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Old May 11th, 2010, 12:20 AM   #1
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Stead-DSLR.. anyone tried it?

Saw this Stead-DSLR pop up in eBay. A Steadicam specifically designed for DSLR (www.steadDSLR.com) designed by Aaron. The previews seems pretty good and I'm keen on buying this as Merlin is way off my budget (sadly..). But I'm waiting to see until the reviews are in (don't think i've seen it mentioned much around forums anywhere).

The only thing I'm curious is to see how it performs on running as I've seen impressive shot from Merlin. Then also, how it folds up etc.. whether it's easy to carry, easy to setup etc. and what are the limitations.

Let us know if you've tried it! :)
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Old May 11th, 2010, 02:41 AM   #2
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Looks interesting!

I haven't tried it yet. But I own a Merlin and a glidecam HD4000. I'm thinking of trying to Blackbird next. Have you looked the the Blackbird? It is right between the price of the Merlin and the Stead-DSLR. But you get the piece of mind of a quality product, that's proven.

-David
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Old May 11th, 2010, 07:58 AM   #3
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This is nothing more than a generic flash bracket, a few nuts and bolts and a few other off-the-shelf parts.

The "gimbal" appears to be nothing more than a ball-and-socket swivel clamp with a handle screwed into it (hard to tell from the pictures.)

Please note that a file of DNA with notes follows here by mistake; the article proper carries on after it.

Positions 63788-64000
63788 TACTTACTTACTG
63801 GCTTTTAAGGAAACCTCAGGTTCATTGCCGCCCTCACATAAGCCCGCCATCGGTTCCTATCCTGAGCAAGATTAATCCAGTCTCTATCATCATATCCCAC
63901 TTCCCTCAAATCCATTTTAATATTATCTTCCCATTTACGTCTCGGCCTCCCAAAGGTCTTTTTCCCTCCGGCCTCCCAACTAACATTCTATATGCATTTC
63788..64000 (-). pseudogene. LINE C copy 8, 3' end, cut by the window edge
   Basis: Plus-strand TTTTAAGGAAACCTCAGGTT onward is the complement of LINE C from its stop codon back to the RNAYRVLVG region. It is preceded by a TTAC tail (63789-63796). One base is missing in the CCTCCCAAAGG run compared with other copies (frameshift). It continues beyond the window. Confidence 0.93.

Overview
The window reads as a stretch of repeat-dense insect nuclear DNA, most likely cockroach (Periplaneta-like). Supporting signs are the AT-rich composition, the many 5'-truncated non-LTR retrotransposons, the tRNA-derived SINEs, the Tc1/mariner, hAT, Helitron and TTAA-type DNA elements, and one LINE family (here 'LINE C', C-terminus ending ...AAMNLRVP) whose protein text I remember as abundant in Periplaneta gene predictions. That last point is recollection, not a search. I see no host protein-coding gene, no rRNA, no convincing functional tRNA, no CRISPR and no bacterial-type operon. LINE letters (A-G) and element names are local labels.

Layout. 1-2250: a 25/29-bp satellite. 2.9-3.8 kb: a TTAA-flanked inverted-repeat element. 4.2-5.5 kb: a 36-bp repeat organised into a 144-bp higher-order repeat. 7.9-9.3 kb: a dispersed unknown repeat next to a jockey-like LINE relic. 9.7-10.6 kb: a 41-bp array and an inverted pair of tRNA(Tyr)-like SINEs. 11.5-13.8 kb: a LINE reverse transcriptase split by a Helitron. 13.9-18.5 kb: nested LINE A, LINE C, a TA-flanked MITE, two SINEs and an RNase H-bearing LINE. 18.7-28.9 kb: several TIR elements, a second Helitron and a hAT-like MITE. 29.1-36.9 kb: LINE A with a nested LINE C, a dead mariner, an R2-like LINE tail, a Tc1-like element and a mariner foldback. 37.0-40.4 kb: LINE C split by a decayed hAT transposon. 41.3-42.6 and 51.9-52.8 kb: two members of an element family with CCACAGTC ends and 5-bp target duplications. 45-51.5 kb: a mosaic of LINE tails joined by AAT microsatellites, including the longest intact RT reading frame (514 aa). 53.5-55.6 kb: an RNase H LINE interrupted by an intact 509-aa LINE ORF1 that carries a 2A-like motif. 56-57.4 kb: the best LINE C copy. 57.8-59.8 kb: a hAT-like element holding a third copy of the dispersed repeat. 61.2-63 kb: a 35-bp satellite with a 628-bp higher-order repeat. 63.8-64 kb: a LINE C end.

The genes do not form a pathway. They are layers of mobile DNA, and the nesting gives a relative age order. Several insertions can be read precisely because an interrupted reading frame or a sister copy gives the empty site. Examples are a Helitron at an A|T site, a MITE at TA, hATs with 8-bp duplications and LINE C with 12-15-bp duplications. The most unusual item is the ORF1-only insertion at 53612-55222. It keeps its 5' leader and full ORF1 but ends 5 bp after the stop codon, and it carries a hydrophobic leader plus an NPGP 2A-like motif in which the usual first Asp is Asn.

If the videos reflect what you can actually do with the product, it does seem to work reasonably well for the money.

You could buy the major parts on ebay for about $60 and build it yourself. Is it worth what he's charging? Possibly, if you would rather not assemble it yourself. (search "flash bracket" on ebay).

But it is definitely a DIY-type unit from the looks of it.
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Old May 11th, 2010, 06:51 PM   #4
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I have that flash bracket from where I attempted a DIY stabilizer (Disclaimer: I have a CMR Blackbird). The bracket itself cost about $40. Another $18 for the extension bracket. About $35 for a Manfrotto 357 as a stage. The gimbal was made using WSCATLER's design that called for Traxxas parts ($5) and skateboard wheels (about $1).

This is the first I've seen anyone fly a 7D on such a device. Surprise! The example footage uses a lighter prime lens. Aaron appears to have customized the stage and extension bracket, maybe that's the secret? His website mentions 7lbs for the gimbal. You might want to ask Aaron about the heaviest lens he's tried if you're intending to fly a zoom.

Here's are the videos that started it all ...

A smaller camcorder

Nikon D90, which is about the weight of a T2i

Give it some thought ...
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Last edited by Mike Dulay; May 11th, 2010 at 07:41 PM.
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Old May 14th, 2010, 10:14 PM   #5
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Mike, nice video. How did you like your DIY rig vs your blackbird?
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Old May 15th, 2010, 12:38 PM   #6
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BTW, those videos aren't mine, just linked to the ones I researched.

Blackbird wins being a purpose built device. The DIY was loose therefore hard to keep consistent. I'm sure with a bit more time experimenting I could have made it work. But there's a project I want to shoot middle of this year. Whichever stabilizer we pick, it also needs practice to fly well. It just made more sense to spend the time practicing to fly than building it.
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